Long line-ups and tent cities in Canada made up of asylum seekers from the U.S. are sparking some ugly political tensions in Quebec.

Jean-François Lisée, the leader of the sovereignist Parti Québécois opposition party, said on Monday that Quebec did not have to pay for the "guests" of Prime Minister Justin Trudeau.

“For the past days, we’ve been trying to know how much the federal compensation will be for Justin Trudeau’s guests… For me, it’s the federal government that should pay for this,” he said.

Lisée made his comments with the PQ slumping in public opinion polls, in third place behind the ruling Quebec Liberals and the Coalition Avenir Québec. The CAQ currently has the third largest number of seats in Quebec's National Assembly, behind the Liberals and the PQ.

But speaking on Wednesday, Lisée denied that his comments were politically motivated.

“I have always been authentic, I never liked doublesspeak and sometimes that surprises people. People should always expect frank talk from me," Lisée said outside a PQ caucus in Saint-Eustache, Québec, The Montreal Gazette reported.

“I am authentic. I think it. I say it. The refugees, asylum seekers, are victims, victims of Justin Trudeau’s invitation."

Since July, more than 7,000 asylum seekers have crossed the border illegally to flee the U.S. Quebec has had to open several extra temporary housing centres to welcome this unexpected wave of migrants. Canadian Forces personnel have also been on the ground erecting tents near the Lacolle border crossing, south of Montreal, to provide temporary shelter for the new arrivals.

Ottawa set up an intergovernmental task force two weeks ago to improve coordination between different levels of government. The federal government has also announced more resources to deal with asylum seekers' claims.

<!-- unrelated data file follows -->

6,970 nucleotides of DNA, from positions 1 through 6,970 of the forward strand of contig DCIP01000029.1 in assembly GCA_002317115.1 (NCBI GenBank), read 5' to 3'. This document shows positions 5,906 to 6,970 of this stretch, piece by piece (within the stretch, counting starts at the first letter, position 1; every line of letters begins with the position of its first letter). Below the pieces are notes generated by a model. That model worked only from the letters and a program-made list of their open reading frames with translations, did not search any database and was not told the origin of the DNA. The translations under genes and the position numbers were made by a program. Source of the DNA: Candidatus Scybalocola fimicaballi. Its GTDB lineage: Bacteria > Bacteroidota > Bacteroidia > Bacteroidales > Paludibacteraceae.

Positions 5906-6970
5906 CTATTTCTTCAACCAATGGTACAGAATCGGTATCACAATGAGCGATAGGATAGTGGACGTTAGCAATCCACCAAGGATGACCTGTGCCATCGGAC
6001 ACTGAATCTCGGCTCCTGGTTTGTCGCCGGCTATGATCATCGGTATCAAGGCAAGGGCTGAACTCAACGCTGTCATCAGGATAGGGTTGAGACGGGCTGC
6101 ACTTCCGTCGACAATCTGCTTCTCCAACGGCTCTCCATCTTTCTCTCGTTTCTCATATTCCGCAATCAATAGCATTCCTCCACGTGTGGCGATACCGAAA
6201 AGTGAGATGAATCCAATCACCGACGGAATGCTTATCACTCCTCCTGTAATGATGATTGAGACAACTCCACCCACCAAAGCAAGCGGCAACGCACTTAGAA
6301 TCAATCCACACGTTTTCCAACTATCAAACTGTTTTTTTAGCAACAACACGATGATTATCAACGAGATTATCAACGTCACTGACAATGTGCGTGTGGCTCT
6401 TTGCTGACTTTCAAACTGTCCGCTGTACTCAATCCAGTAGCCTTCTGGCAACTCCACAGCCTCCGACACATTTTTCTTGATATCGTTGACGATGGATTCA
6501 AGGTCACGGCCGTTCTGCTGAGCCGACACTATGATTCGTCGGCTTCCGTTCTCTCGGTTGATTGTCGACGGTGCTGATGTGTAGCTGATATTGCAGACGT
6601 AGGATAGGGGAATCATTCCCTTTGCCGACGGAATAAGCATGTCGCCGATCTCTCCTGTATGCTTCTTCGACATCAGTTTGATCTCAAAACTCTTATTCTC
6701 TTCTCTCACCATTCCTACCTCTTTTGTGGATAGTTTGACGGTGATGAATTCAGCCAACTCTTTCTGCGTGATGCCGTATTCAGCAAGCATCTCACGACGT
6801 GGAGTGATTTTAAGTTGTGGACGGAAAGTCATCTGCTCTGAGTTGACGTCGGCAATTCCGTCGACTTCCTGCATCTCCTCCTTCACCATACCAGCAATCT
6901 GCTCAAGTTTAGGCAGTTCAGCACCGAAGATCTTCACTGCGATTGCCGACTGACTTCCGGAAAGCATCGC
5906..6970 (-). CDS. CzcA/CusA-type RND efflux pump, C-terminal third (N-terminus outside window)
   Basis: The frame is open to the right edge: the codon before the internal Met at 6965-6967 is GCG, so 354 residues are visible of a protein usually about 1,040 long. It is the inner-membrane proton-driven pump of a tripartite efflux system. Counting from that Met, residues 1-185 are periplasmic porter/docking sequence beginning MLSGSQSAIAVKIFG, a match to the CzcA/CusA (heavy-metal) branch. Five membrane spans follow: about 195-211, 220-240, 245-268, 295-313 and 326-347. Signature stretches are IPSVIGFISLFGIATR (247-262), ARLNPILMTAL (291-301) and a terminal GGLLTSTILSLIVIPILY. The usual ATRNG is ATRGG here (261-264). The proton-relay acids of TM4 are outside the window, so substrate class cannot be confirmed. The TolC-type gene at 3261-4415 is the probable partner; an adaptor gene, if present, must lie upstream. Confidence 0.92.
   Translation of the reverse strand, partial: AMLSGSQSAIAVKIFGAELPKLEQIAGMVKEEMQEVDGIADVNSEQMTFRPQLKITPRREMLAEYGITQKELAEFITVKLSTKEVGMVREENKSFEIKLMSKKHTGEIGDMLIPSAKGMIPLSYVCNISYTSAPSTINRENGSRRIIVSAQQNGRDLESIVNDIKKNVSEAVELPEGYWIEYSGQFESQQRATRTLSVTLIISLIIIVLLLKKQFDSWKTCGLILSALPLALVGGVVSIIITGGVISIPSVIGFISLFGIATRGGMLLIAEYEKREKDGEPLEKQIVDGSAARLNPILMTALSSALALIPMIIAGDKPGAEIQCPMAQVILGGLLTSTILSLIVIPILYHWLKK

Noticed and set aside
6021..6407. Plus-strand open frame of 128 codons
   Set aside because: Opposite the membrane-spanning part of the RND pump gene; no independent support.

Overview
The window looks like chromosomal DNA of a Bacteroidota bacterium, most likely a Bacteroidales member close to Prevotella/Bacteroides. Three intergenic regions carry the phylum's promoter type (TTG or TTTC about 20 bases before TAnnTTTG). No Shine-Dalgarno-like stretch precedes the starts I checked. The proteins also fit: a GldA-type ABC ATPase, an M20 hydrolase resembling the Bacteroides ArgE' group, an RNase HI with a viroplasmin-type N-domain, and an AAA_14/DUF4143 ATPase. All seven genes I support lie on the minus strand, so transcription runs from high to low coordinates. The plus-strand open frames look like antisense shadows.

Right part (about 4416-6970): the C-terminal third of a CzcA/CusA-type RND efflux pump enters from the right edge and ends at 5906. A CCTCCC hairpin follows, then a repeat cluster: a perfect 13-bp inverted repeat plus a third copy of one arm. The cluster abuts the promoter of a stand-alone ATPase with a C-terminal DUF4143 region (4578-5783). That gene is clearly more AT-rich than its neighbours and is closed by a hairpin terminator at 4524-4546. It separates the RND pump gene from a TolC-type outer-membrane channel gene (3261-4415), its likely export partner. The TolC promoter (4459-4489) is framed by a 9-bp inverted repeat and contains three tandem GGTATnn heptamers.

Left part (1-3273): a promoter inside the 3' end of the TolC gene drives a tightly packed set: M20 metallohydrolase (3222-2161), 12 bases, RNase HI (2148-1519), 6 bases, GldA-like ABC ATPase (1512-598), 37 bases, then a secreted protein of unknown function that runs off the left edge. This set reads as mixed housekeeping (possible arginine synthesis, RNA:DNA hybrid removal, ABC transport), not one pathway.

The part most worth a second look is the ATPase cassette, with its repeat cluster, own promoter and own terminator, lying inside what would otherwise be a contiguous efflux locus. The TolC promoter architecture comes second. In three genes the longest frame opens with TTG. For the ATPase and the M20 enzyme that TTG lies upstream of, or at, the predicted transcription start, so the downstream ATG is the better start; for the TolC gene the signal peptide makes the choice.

On Wednesday, thousands of asylum seekers started receiving cheques for social aid. They will get the same amount given to people eligible for social assistance: $628 per month for a single person and $1189 for a family of two adults and two children.

Some Quebec politicians like Lisée have warned this is putting extra financial pressure on the provincial government.

At a news conference on Monday, the PQ leader blamed Trudeau for provoking a crisis as a “result of his irresponsible declarations."

“He sent them a ‘tweet’ saying to all the persecuted of the world: ‘welcome to Canada’,” Lisée said.

Lisée added that if he were Quebec’s premier, he would ask Ottawa to pay for the extra expenses.

Jean-François Lisée, Parti Québécois, leadership
Parti Québécois Leader Jean-François Lisée speaks on October 7, 2017. Photo by Canadian Press.

Quebec Premier Philippe Couillard immediately rejected Lisée's complaints while in Charlottetown at the New England and Eastern Canadian Premiers’ Annual Conference. Couillard said the phrase “Justin Trudeau’s guests” was “pretty unfortunate."

He added “everyone is working together with their responsibilities and their tools.”

With a provincial election expected in the next year, spokespeople from Québec Solidaire and Option Nationale, two sovereignist parties, blamed Lisée for weakening the Quebec independence movement in an op-ed published in the Montreal newspaper Le Devoir on Tuesday.

“These repeated comments betray the strategy of the PQ leader: to stigmatize asylum seekers to win votes. While doing so, Mr. Lisée is not only fueling intolerance and weakening living together, he’s (also) driving away tens of thousands of new Quebecers from the independence project,” wrote Gabriel Nadeau-Dubois, Manon Massé and Sol Zanetti.

Quebec politicians are not the only ones looking at how the issue of asylum seekers might play out in the next election.

Trudeau's government is also reportedly getting nervous about the political ramifications of a surge of migrants to Canada, particularly in Quebec where his federal Liberals hope to make gains in the 2019 election to offset expected losses in other provinces such as British Columbia. Quoting unnamed sources, Reuters reported on Aug. 23 that the Trudeau government was concerned about a huge increase of migrants from Central America, Honduras, El Salvador and Nicaragua, who are slated to lose special protected status in the U.S. in early 2018.

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